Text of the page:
A Record-Breaking Sunday

(Right) 2)Vincent van Gogh, Le Moulin de la Galette, 1886. Oil on canvas, 15 x 18 1/4 in. Nationalgalerie, Staatliche Museen, Berlin, Germany. (Left) Vincent van Gogh, Moulin de la Galette, 1887, Pencil and ink on paper 21 1/4 x 15 5/8 in.; 53.975 x 39.6875 cm.. Acquired 1953. The Phillips Collection, Washington DC.

(Right) Vincent van Gogh, Le Moulin de la Galette, 1886. Oil on canvas, 15 x 18 1/4 in. Nationalgalerie, Staatliche Museen, Berlin, Germany. (Left) Vincent van Gogh, Moulin de la Galette, 1887, Pencil and ink on paper 21 1/4 x 15 5/8 in.; 53.975 x 39.6875 cm.. Acquired 1953. The Phillips Collection, Washington DC.

In the second-to-last Sunday of Van Gogh Repetitions, we broke a record! 2,305 visitors came out of the cold and into the museum, surpassing our previous daily attendance record set only a few weeks ago on December 26 with 2,276 visitors.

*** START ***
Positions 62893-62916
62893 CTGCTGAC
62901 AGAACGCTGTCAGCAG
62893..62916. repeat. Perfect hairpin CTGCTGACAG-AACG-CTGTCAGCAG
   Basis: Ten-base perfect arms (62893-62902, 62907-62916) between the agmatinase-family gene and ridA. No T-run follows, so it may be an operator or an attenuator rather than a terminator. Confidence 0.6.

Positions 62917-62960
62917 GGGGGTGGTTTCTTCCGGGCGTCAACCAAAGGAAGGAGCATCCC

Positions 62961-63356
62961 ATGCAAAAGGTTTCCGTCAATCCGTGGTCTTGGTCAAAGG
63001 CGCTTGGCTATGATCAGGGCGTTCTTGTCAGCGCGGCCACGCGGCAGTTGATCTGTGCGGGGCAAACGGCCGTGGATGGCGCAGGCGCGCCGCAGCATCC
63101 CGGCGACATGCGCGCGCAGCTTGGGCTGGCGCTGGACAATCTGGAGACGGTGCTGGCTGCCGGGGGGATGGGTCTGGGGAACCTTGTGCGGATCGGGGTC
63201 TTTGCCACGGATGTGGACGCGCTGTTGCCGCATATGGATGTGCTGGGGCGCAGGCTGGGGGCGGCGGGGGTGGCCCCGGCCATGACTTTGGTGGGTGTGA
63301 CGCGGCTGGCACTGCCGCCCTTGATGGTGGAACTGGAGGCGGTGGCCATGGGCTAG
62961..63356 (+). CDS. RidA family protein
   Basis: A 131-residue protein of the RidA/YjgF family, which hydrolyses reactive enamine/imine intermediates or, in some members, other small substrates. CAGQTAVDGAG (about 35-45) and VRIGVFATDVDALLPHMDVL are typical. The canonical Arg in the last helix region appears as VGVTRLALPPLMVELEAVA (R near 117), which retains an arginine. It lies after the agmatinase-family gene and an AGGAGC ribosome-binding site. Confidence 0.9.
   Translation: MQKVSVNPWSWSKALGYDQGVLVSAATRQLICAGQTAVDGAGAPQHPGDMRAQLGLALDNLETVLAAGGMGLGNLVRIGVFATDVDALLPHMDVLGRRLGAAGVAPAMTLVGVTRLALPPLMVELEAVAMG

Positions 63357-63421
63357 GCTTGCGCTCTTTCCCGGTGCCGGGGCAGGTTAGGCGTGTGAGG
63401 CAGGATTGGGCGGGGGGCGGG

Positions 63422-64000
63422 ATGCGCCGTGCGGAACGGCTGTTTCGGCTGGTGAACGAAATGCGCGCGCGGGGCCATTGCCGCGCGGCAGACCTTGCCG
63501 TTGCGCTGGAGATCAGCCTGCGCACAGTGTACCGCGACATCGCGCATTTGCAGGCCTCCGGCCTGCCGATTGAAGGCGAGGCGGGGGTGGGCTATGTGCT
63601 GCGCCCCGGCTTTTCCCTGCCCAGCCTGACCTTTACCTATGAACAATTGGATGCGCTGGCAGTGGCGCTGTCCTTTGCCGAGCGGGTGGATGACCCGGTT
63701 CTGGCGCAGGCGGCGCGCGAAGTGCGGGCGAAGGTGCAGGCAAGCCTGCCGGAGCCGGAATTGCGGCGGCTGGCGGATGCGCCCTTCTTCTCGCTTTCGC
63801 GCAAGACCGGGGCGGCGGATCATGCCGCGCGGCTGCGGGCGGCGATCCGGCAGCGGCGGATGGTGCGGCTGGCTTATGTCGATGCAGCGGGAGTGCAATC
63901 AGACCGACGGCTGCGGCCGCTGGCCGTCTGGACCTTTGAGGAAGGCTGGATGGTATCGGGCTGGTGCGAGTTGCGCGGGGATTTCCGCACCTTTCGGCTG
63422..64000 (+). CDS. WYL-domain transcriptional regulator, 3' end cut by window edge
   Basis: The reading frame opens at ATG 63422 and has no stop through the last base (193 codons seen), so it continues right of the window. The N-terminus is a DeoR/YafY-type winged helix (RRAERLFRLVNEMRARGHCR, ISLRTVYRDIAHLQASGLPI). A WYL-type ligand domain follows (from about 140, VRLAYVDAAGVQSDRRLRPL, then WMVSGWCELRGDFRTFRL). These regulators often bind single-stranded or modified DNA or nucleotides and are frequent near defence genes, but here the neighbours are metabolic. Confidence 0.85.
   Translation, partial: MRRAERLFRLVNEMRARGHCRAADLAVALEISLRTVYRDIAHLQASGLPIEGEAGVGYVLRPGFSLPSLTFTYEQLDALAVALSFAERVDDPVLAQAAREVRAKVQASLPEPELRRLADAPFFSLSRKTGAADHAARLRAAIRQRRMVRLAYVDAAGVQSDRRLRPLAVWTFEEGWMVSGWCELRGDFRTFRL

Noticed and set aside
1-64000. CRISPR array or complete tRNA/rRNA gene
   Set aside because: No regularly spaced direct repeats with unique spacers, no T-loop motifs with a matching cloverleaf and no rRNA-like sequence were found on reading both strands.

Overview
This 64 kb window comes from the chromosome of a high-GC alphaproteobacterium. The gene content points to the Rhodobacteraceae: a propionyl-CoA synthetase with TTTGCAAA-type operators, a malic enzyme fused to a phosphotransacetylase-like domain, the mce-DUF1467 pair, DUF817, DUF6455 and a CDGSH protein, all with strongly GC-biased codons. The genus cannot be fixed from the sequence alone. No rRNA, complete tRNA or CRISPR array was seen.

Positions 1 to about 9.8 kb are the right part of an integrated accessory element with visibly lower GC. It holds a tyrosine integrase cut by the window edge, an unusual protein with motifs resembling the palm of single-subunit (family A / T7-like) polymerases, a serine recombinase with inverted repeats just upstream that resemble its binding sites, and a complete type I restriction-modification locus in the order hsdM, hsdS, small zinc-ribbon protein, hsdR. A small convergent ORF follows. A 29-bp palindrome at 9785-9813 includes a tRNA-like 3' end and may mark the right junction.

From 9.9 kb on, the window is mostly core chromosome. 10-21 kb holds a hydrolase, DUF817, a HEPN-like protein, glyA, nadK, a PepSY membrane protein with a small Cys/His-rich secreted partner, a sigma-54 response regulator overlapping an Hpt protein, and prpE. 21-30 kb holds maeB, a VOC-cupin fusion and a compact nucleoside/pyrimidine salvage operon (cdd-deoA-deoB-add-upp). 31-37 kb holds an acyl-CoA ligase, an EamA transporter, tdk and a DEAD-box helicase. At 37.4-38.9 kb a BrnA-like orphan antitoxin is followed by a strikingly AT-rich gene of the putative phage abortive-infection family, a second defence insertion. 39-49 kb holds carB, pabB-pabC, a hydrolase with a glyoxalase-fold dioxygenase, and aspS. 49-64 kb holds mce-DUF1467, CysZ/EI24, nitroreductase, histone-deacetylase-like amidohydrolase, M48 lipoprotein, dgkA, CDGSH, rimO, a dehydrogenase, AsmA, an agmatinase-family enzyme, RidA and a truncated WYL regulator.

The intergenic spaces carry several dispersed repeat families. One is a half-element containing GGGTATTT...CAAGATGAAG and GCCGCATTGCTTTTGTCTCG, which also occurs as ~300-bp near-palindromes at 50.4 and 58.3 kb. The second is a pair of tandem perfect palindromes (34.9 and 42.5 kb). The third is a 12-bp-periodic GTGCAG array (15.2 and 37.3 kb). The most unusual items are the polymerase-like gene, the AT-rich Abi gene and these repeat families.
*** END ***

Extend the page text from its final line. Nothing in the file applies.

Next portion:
If you haven’t been a part of these notable crowds, be sure to come see the show before it closes February 2.

Jean Meisel’s Imaginary Seascapes

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Installation of Jean Meisel: 50-65 Horizon Line, an Intersections contemporary art project. Photo: Amy Wike

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Jean Meisel, Untitled watercolor, 1970s-2013. Photo: Rhiannon Newman

Installation of Washington-based artist Jean Meisel’s 50–65 Horizon Line is nearly complete in an intimate gallery on the second floor of the house. Meisel began creating these tiny paintings, none measuring more than six inches, during the 1970s and hasn’t stopped since. While the works might evoke memories of landscapes and seascapes encountered by viewers, these endearing scenes are in fact all created from the artist’s imagination.

Meisel will discuss her work in an Artist’s Perspective at 6:30 pm on Thursday, January 30.